What Sparks Poetry


What Sparks Poetry is a serialized feature in which we invite poets to explore experiences and ideas that spark new poems. 

In our series focused on Translation, we invite poet-translators to share seminal experiences in their practices, bringing poems from one language into another. How does the work of translating feel essential to the writing of one’s own poetry? Our contributors reflect on inspiring moments as intricate as a grammatical quirk and as wide-ranging as the history or politics of another place. 

Deborah Woodard on Amelia Rosselli’s The Dragonfly

Rosselli, Rimbaud, Lilies, Lilacs and ‘H’

Let me start with a rookie mistake I made long ago in an early draft of this translation, a mistranslation of “lilies” for “lilacs.” I saw the correct translation projected on a large screen at an Amelia Rosselli symposium hosted by Barnard College in the spring of 2011. And yet my blunder was serendipitous, as it led to my working with my current co-translator, Roberta Antognini. I still remember drinking red wine with Roberta after the day’s proceedings and seeing the picture of a flower, undisputedly a sprig of lilac, that came up on her cell phone as she double checked the word. The end result was more poorly suppressed tears on my part, more pouring of red wine, and, ultimately, the birth of an excellent partnership.

But back to blundering. When I saw reading the Italian phrase “i lilla’ della vallata,” I’d fallen into a trap set by the tri-lingual and often impish Amelia: I’d reached for the biblical and lyrical phrase “lilies of the valley” as somehow appropriate for Rosselli’s Ortensia who I initially imagined as a hardworking prostitute renowned for her “ejaculatory mechanics.” (She was going to have her dignity even in her degradation.) Except that the phrase literally translates as “lilacs of the valley,” far less biblical and both flaccid and phallic…a lot more like the scurrilous spirit of the Rimbaud passage Rosselli was riffing on. And I am going to claim that, oddly, my rookie mistake had a tiny bit of justice to it.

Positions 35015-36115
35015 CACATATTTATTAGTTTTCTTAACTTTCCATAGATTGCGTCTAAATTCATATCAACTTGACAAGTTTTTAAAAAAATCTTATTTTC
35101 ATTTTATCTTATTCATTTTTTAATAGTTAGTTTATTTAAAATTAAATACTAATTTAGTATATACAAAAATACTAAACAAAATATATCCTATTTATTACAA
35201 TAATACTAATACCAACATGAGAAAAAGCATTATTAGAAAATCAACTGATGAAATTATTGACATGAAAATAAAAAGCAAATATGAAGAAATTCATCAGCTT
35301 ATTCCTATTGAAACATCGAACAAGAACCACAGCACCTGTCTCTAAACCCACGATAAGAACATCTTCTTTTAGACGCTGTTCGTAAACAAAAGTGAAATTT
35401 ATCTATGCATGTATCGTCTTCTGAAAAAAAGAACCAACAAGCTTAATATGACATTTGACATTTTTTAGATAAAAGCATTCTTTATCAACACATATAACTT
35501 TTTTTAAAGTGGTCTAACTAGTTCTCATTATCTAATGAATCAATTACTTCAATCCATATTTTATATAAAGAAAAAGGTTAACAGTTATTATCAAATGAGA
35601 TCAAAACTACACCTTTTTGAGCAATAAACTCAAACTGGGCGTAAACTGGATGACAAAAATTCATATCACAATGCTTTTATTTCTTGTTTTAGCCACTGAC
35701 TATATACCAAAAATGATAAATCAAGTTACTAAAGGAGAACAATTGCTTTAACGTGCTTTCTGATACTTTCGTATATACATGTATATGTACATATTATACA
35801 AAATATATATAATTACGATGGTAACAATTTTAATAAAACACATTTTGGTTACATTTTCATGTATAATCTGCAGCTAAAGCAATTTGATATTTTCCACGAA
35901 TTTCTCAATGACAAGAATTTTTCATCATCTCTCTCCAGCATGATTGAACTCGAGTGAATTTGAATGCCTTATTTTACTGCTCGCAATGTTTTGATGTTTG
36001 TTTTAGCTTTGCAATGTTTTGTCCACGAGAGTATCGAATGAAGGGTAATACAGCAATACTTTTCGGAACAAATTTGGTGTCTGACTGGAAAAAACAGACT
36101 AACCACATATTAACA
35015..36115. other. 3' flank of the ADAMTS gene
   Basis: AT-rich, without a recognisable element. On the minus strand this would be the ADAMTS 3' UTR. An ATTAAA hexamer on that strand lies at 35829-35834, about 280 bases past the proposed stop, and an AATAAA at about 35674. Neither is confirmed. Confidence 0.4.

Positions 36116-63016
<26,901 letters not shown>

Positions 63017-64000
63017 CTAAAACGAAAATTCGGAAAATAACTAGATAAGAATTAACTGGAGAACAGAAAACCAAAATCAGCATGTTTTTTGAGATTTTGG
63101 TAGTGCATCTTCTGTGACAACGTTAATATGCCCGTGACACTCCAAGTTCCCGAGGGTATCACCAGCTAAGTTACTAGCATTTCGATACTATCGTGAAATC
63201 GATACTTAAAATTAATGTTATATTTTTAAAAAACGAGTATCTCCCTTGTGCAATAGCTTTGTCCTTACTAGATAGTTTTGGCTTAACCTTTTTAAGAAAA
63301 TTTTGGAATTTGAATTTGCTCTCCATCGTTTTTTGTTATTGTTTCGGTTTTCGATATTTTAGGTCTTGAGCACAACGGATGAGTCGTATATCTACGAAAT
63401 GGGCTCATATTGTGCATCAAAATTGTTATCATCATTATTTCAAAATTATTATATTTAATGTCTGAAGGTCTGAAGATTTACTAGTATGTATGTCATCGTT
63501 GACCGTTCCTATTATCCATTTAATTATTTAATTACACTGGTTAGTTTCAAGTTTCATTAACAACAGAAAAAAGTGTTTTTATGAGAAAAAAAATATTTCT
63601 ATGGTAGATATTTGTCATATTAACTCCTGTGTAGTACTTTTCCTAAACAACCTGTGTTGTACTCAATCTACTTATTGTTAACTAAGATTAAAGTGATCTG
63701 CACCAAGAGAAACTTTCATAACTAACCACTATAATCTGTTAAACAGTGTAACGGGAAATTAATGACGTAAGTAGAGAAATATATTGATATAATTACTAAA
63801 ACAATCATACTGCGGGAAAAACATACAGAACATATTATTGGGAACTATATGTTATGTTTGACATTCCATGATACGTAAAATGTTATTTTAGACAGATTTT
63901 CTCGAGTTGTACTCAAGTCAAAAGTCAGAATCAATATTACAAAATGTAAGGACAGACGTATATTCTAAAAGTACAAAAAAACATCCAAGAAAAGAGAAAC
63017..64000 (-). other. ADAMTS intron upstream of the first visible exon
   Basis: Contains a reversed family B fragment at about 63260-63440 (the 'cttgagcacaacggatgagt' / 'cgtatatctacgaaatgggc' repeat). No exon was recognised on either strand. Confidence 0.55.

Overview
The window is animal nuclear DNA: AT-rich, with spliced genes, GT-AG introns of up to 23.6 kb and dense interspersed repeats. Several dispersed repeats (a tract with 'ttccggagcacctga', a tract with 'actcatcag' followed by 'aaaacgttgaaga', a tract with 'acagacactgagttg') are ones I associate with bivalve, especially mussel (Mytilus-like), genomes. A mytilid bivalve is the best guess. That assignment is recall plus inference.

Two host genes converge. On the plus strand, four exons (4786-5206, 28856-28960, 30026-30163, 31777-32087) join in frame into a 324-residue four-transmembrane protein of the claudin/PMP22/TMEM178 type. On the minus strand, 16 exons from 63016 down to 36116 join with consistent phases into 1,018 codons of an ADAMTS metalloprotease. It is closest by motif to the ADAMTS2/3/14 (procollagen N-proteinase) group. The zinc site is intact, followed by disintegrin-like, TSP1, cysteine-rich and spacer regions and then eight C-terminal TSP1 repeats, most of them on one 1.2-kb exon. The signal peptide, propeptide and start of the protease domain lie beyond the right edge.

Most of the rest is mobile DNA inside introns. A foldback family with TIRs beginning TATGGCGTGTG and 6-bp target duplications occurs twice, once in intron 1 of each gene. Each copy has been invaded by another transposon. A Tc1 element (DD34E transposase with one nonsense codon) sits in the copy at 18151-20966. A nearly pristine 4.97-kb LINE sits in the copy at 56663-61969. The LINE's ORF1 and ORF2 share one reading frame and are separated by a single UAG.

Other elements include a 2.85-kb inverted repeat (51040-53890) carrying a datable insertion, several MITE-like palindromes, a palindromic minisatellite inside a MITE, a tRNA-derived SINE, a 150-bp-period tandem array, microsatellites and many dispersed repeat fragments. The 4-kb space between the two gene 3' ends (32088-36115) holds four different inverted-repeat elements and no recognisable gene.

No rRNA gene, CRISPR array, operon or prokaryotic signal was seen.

“Libellula” means “dragonfly” in Italian, but it also contains the word “libello,” which means both “libel” and “pamphlet” (the poet’s long poem or “poemetto”). La Libellula / The Dragonfly is a libelous long poem, containing as it does Rosselli’s exuberant riffs and deliberate deformations of poems by her own mentors, including, but not limited to, Dino Campana, Eugenio Montale, and, as we find in this passage, Arthur Rimbaud. These riffs generate the body of the titular dragonfly, the loops of whose flight, characterized by “disenchantment, / enchantment and frenzy,” reverberate throughout The Dragonfly.

What I hope comes through in my and Roberta Antognini’s translation of this passage is the obsessive insistence with which Rosselli demands we search for and find Ortensia, and how equally insistently the text embodies a desire that is somehow delicate, hermetic and insatiable by turns. Rosselli takes the onanistic, gratingly abrupt though brilliant original and gives it a brand new lyrical body along with a new subjectivity to inhabit that body—an actual, if enigmatic, character as opposed to what is, in the original, basically a genital spasm.